Rebecca Collings, an entrepreneur who lives and works in the area, and who is also a member of More Light, More Power, tells BuzzFeed News that if it were to go ahead, her home on Redchurch Street, metres from the proposed site, would be almost totally shrouded in darkness.
"When I look out of my window I see the sky, and it’s important to see the sky, but after this I would see nothing but brick," she says. "I don't think that’s reasonable."
Collings says she was "an economic migrant from Islington" who, like many other small business owners, came to Shoreditch for the cheap office space. Her previous business address was in the house Boris Johnson now lives in.
"Of course it’s hard for them to turn it down, but if they were more strategic, they’d get more housing," she says. "One of the many problems here is that this began when Tower Hamlets was a loony borough – developers got away with murder because anyone who could produce family housing in E1 near Brick Lane got approved."
The nearby Boundary Estate would be right in the shadow of the towers. This was one of the first purpose-built housing estates in the country, created after the Housing of the Working Classes Act 1890 was passed to tackle poor housing in London.
It was designed to house 5,524 people in 1,069 flats, with no more than two people a room, and the open layout of the buildings was designed to provide sunlight.
Not much has changed about the buildings since the 19th century: They are physically the same and they are still occupied by social housing tenants.
But Hackney council said in a planning report: "Most of the residential area to the north, including the Boundary Estate, will be cast into shadow by the towers for many months."
In total, more than 1,584 windows would lose some light, according to a report by light consultant Paul Littlefair of the Building Research Establishment (BRE), and half of those would lose more than double BRE's guideline amount.
Analysis from the RICS Building Control Journal shows that this lack of sunlight could have a cooling effect on nearby houses and see energy bills in the Boundary Estate rose during winter by between 1% and 5%.
The developers say they have no choice but to build upwards because of the "complexity of the site" – seven railway lines run underneath – and its heritage assets, which mean only about 30% of the land can be built on.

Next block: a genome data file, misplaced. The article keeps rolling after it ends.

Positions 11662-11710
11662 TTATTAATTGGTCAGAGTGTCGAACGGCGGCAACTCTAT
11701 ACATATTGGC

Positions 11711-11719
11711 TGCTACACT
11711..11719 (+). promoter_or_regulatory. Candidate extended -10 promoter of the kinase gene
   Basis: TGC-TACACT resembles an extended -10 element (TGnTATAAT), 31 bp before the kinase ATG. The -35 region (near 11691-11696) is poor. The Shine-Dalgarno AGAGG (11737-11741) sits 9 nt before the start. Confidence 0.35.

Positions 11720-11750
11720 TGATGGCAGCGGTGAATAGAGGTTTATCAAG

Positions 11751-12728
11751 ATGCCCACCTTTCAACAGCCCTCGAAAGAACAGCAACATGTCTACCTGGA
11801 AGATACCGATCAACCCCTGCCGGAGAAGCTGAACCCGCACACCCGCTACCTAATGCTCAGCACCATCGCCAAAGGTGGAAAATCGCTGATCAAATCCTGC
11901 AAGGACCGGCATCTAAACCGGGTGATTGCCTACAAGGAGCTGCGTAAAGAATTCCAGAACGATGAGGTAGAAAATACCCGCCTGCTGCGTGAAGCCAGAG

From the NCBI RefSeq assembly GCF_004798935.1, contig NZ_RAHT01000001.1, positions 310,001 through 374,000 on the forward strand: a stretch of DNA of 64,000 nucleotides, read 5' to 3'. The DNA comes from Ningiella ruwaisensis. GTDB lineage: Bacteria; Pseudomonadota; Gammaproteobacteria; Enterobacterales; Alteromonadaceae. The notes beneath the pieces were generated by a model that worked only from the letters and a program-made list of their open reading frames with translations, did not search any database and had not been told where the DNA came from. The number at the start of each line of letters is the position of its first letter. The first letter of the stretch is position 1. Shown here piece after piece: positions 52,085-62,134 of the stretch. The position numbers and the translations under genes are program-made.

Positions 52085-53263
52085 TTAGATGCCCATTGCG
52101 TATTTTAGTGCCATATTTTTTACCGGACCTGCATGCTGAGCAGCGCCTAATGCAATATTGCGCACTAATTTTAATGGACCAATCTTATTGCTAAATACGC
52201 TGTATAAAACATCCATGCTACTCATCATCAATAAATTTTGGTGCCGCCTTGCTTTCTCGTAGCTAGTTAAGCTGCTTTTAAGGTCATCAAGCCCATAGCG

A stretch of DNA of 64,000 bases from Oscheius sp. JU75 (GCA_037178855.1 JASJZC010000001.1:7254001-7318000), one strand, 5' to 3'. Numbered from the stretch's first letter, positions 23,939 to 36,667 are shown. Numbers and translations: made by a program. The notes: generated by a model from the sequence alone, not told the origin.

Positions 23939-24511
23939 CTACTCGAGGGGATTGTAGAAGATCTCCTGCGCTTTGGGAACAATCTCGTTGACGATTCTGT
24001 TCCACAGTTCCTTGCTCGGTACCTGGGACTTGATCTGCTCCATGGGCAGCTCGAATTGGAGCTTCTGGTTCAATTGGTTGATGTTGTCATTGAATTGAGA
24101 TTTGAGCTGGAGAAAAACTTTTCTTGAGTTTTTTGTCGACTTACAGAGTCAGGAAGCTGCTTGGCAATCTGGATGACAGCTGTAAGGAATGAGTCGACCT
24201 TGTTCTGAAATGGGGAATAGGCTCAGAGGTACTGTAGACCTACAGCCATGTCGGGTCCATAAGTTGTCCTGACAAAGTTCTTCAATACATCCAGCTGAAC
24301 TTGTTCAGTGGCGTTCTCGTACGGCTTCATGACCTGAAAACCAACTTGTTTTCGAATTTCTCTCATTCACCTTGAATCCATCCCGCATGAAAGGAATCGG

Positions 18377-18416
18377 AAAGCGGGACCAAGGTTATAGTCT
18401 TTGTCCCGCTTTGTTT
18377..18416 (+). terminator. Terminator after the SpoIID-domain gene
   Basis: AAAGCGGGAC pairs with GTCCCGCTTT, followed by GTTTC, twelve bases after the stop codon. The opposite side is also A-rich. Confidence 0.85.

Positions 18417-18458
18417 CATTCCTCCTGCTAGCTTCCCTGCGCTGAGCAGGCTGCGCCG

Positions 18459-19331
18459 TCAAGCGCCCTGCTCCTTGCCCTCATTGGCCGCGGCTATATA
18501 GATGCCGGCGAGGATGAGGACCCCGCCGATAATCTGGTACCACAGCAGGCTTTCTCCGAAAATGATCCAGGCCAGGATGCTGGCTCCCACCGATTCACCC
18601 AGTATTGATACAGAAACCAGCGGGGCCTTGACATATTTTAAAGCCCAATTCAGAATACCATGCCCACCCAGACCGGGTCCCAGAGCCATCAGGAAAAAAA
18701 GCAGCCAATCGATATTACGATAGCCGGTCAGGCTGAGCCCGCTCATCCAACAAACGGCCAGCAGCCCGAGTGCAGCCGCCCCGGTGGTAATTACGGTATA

The developers commissioned consultancy GIA to study what effect the towers would have in terms of light loss in the area. It came to a very different conclusion.
In its FAQ section, the developers' website says: "The overall levels of overshadowing to the Boundary Estate are shown to be minimal with the estate seeing no alteration to the levels of sunlight for the majority of the year. The entire estate is also fully in line with the recommendations set out within the BRE guidance."
The developers submitted revised plans for the buildings in the summer of 2015 in which the height of the towers was lowered slightly. But opposition groups pointed out that the developers had reduced the ceiling-to-floor height instead of removing floors.
Light loss is becoming a frequent problem in the area. Earlier this month, plans were approved to build a 62-storey, 278-metre skyscraper on Bishopsgate, a stone's throw from the BGY site. The developers persuaded the City of London Corporation to use its powers to sidestep the planning process and approve the development in spite of concerns of locals over light loss, because of the scheme's importance to the City.
A similar row emerged in February over plans to expand 120 Moorgate. Eventually the developers agreed to pay compensation after the owners of neighbouring buildings complained about light loss, the Evening Standard reported.
Then there is the affordability question. More and more developments are springing up across London that are way out of the reach of ordinary Londoners. BuzzFeed News recently visited the launch of a new block of flats in Shoreditch where the minimum price for a studio flat was £695,000, with no affordable housing on-site.
BGY would take at least 15 years to build, raising questions over how affordable a housing scheme that's 90% available on the open market would be by then, given London's exorbitant property prices.
The BGY developers say it's only viable for them to make 10% of the 1,300 flats affordable – 48 "intermediate" or shared ownership and 93 "social rent" homes – a much lower level than the 35% London boroughs typically require new developments to provide.
All the affordable homes would be in Tower Hamlets; Hackney was offered a £12 million payment instead, an offer it described as "extremely disappointing".
After the GLA took over the planning process, the developers increased the proposed payment to Hackney to £21.8 million, which they say would take the overall affordable housing contribution to 15.8%.